2.26.2009

still thinking about the future...

I’m still thinking about the future and about Paolo Soleri...

Last Wednesday I was a judge for the final round in the “Future City” competition, http://www.futurecity.org/, part of National Engineers Week. It’s a competition among 7th and 8th graders to design, as you might guess, a city of the future. The Capitol Hill Hyatt’s underworld ballroom was a sea of tweens, clumping, giggling, and roaming in stringy packs with parents and teachers hovering nearby, but not too near. The 5 finalists were chosen right then and there out of the 38 or so regional winners who had won the trips to Washington. At that age, I would have found the whole thing unbearable. In so many ways...

As “celebrity judges”—yes, that’s what we were called, for some reason—we sat on stage and watched as each team presented its cities. Then we could ask them questions. What can one ask a 13 year old? I so wanted to ask, “is it not the case, as eminence gris Paolo Soleri says, that it is not the future your are creating, but a past? That the future does not exist, period?” But I held my tongue. That question would have no meaning to a 13 year old, to whom the past is nothing. The past is when I was 11. The past is last summer.

With heartbreaking sincerity one group after another pointed out underground transportation pods, nano-thingies, holographic recreation spaces, spinning towers of work, and little suburban pods of home. One team located it city undersea in synthetic spider silk domes. Curiously, several pointed out areas they called their “historic districts” yet those places were indistinguishable from the rest. Perhaps that was the point. There was not an ounce of irony, nor a drop of cynicism anywhere. No one laughed at the ubiquitous nanobots which would happily clean up after our future selves, or the specially engineered fish---“they’re pretty big”—that the undersea colony “invented” to dispose of waste.

What was remarkable was that these kids did this at all. And that behind each team of three stood an army of teachers, administrators, mentors, siblings, and friends all supporting, coaching, cajoling, gently critiquing, guiding, hugging, nagging, tear-wiping, ferrying, scolding, picking up, packing up, sacrificing, and...loving it. Leaving no child behind is necessary but not sufficient: let a few children soar. Oddly, that’s a tougher pitch. Educational equity is built on the former, but the latter implies that a few will really succeed. Others will be left out. Those of us in academia know this struggle intimately, most poignantly in primary and secondary school, but ultimately in the great sorting out of talent in college and graduate schools.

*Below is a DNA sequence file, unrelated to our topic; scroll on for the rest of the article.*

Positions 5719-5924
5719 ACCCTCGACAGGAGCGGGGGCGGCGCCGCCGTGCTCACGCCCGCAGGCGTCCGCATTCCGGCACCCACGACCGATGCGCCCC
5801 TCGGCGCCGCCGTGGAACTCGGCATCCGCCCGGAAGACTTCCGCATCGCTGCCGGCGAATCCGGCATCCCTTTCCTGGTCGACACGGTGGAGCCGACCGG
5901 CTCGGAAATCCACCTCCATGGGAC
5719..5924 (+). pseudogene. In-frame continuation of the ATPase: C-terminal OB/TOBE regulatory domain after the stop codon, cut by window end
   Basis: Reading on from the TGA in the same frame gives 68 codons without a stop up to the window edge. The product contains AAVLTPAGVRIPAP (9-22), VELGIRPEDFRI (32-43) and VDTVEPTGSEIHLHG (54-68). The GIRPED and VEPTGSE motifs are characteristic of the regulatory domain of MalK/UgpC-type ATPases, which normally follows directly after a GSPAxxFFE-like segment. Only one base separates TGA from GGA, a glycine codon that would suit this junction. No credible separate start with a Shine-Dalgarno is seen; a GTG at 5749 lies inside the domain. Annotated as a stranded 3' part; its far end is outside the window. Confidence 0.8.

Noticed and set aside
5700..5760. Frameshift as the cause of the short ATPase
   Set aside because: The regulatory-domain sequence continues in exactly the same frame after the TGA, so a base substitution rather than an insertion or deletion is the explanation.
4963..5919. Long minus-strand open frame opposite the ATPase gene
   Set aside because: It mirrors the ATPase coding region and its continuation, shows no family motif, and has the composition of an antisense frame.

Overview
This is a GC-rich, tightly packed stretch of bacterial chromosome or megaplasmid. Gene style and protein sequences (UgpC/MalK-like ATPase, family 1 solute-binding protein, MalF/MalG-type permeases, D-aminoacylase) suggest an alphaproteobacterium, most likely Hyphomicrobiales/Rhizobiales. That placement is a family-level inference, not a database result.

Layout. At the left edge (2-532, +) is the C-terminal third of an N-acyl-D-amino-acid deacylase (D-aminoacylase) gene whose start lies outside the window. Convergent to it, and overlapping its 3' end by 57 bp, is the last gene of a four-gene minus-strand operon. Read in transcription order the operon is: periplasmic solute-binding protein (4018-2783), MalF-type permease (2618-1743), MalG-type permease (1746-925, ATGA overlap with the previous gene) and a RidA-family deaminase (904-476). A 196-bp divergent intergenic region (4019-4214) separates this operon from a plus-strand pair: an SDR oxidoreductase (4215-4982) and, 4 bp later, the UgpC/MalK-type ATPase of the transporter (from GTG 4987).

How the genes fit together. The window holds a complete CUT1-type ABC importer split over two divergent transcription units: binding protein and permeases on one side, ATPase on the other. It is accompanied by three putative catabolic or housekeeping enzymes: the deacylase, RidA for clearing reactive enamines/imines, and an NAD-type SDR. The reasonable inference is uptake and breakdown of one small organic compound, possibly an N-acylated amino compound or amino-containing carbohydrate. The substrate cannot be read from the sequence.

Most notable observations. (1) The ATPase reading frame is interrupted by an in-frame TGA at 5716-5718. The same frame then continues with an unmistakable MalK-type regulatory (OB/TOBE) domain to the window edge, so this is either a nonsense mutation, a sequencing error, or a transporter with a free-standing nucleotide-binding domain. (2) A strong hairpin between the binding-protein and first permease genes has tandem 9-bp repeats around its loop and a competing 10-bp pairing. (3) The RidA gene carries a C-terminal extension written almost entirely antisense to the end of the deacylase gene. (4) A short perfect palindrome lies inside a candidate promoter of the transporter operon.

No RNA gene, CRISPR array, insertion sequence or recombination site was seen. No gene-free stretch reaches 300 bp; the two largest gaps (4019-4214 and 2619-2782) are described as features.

There is surely no greater range of body types in a single species than among 7th and 8th graders, so as each team took the stage the tall and skinny, the childishly chubby, the scrawny, the lovely and the gangly, stood frozen together for the photographers. One tiny girl had been the real dynamo of her group, holding the microphone like a pro, answering questions with eyes locked on the questioner. She smiled right at the camera, hair barely contained in a plastic headband and glasses slipping down her nose, chin up and holding her trophy in both little hands. I looked at her, flashing forward 20, 30 years, and imagined her older self looking at the photo. Where is she, I strained to see, when she reflects on the future that she made in the past? For that instant, in the photographer’s flash, Paolo, I saw the future. It’s real.

3 comments:

Professor Fleming said...

great post...i remember judging that competition in philly. lots of "home schooled" teams - it was a lot of fun.


so what about the future?...I've been thinking of doing a panel session called after sustainability. does that pique your interest? If so, let me know.

Susan said...

Hi Rob,
"after sustainability?" Very intriguing. Consider me piqued!

Professor Fleming said...

well, i have always prided myself on being 5-10+ years ahead...i have to credit you for the jump-start on sustainability, so its appropriate that we start again. I think we are too late for ACSA. We are running a big conference in Philly in the fall through a group i started called the PA Green Growth Partnership. Maybe that will be a low pressure starting point. I'll be working on the tracks this week and next for the conference, so stay tuned.

Rob